Aggressive Starting Hands

What Are Some Aggressive Poker Starting Hands?

Usually when we talk about aggressiveness in poker, we are talking about how many hands a player plays and how they play them. You can have aggressive players, which doesn't mean they are good or bad, and you can have aggressive plays. An aggressive player will play aggressively (duh).

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A big buzz word in cards is "tight aggressive". That can be broken down into two parts: tight and aggressive. The tight part refers to how many hands the guy plays, in this case few. The aggressive part refers to how he plays them, in this case it means he plays them usually coming in for a raise. Aggressiveness is usually considered a good thing because players who take control of the pot are usually the winners. If you play few cards and play them strongly, it creates difficulties for the opponents.

For example, say you fold for a number of rounds, establishing you only play premium hands (why else would you be folding if you were playing everything). Then you come in for a raise with any hand. Regardless of your cards, the more intelligent players at your table will first assume you have a good hand. Why? Because you haven't been playing many starting hands. Now, you wouldn't be an aggressive player if you limped in with these hands instead (limped in means calling). The reason aggressiveness has value in poker is because it forces the opponents to make hands. We call this initiative.

FLOP:
Now, who wins this hand? The player who bets does. Generally the player who raises preflop will get checked to on the flop betting round. Even though both players have the same hand, the player who raised preflop will likely win by betting on the flop after being checked to. If he played passively instead of aggressively, it would be harder to win this hand. The player who played aggressively postflop would win then with the bet.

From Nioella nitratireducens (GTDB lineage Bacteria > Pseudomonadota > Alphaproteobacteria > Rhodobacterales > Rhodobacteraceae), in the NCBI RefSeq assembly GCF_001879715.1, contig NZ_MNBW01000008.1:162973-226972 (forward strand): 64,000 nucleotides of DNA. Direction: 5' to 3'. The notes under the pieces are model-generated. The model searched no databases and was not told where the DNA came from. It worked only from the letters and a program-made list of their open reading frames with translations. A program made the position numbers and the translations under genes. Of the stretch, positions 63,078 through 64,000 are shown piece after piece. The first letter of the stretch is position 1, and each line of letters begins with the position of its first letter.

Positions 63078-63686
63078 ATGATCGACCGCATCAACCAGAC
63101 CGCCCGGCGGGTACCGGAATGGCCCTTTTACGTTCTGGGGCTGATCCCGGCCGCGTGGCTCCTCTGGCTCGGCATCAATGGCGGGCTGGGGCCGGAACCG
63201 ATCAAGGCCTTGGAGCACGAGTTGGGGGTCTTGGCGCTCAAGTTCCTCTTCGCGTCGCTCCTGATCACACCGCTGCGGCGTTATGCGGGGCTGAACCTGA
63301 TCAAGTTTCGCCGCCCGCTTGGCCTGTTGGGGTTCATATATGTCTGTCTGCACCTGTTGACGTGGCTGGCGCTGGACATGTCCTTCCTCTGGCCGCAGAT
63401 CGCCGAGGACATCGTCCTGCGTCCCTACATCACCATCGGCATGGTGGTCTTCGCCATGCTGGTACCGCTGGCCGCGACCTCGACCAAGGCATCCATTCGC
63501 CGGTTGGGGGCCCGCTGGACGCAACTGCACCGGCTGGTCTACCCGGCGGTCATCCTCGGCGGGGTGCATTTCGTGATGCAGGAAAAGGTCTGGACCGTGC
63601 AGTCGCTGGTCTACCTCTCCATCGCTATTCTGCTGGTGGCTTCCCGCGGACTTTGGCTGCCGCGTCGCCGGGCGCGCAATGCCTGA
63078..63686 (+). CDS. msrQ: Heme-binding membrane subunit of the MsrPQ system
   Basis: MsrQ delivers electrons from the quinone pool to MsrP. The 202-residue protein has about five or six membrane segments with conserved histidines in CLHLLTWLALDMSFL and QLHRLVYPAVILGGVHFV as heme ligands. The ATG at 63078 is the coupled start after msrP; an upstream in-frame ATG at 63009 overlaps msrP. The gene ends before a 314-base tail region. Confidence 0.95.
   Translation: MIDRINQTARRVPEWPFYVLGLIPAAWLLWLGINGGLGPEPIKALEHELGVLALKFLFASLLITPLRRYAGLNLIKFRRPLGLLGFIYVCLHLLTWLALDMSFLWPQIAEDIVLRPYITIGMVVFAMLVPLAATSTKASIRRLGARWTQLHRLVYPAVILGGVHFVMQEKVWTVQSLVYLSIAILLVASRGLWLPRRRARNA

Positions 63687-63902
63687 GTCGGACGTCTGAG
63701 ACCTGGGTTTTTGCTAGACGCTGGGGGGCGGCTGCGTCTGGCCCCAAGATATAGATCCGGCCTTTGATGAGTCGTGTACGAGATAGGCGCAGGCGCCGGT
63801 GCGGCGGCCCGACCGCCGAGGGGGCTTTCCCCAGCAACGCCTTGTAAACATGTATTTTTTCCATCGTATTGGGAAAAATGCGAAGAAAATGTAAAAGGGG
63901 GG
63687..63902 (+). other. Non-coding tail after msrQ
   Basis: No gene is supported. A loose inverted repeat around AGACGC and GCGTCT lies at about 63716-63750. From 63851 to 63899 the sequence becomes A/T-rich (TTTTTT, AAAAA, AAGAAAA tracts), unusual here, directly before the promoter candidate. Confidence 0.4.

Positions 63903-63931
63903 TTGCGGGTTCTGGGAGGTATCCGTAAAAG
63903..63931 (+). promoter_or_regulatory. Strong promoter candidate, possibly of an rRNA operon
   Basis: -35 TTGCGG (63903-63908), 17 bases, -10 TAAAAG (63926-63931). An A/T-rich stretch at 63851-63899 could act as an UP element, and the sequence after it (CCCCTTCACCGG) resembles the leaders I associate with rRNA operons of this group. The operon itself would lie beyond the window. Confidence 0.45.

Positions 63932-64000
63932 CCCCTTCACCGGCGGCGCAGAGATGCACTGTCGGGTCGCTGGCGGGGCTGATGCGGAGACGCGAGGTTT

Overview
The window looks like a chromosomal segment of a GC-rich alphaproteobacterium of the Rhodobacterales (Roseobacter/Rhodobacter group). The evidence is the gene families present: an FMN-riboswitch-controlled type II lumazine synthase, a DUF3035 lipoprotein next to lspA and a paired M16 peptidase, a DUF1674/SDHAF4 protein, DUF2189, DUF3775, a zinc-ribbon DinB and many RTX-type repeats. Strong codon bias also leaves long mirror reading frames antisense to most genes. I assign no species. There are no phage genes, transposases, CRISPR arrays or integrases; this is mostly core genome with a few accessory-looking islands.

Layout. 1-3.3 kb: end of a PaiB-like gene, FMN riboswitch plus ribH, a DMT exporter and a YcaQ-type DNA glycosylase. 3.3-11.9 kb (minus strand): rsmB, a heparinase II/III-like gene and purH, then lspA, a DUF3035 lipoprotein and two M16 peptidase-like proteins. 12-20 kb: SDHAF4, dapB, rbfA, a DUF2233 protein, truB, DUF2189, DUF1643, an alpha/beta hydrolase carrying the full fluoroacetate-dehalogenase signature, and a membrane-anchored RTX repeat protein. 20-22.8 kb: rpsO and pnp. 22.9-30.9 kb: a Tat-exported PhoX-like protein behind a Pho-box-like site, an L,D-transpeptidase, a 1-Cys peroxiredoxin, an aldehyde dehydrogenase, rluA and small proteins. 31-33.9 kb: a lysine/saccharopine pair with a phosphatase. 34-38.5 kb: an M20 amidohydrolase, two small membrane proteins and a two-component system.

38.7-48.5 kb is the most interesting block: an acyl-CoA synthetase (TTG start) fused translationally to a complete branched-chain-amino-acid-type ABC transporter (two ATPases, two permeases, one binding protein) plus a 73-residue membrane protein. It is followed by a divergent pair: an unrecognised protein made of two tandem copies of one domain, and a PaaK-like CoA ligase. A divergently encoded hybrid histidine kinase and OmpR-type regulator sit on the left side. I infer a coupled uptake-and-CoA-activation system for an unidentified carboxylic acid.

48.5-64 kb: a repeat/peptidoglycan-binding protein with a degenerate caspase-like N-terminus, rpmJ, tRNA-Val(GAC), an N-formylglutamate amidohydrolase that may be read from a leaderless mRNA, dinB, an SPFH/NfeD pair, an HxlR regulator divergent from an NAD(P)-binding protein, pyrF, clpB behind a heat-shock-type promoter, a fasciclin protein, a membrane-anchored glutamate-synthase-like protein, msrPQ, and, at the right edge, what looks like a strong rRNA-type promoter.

With all this said, most experienced players don't consider raising with solid hands preflop to be aggressive play. That's just standard play. Everyone will raise with their big hands. I think of an aggressive player as someone we call loose aggressive, someone who raises more hands than a normal good player would. Generally that is an error, but they can turn it into winning play at some tables who don't know how to deal with their aggression. I'd consider someone to be aggressive if they are always attacking in late position when folded to and also raising more hands preflop, betting them postflop.

Aggressiveness also has a lot to do with the number of players at a table. It is correct to play more hands and worse hands the fewer players there are at a table. At a heads up game you'll play almost every hand, while at the full table you'll play only a small portion.

Few tips here:

  1. Don't get caught up in labels. Questions like, "Am I a tight aggressive player?" are useless. Focus on improving your game and understanding moves a deeper level versus rules.
  2. To get good at poker you have to see more. Recognizing a player is aggressive is just the start. A higher level player will notice how the opponents are playing preflop and postflop, including different situations. Just because someone plays too many hands preflop doesn't necessarily mean they play that loose postflop. The opposite is also true, especially for intermediate level players: They'll play fewer hands preflop (tight play), but get married to the hand postflop.
  3. When you think about how to play a hand it isn't always best to play it aggressively. Sometimes you'll make more money by slow playing, playing passively. This is especially true if you against an aggro player. If he likes to bet and you have the winner, let him bluff off some money before you stick it to him. The perfect counter for an overly aggressive opponent is someone who calls.
  4. Don't be aggressive into weak players when you don't want them to call. This is a big mistake novice players make. You raise with your AK and miss the flop. Continuing to bet with just he AK will work a lot of times against good players since they are capable of folding, but it won't work against a calling station. He'll just pick you off. You bet your hands into bad players when you want them to call, not vice versa. Trying to represent a hand by playing by betting into a calling stations is a huge error many players make.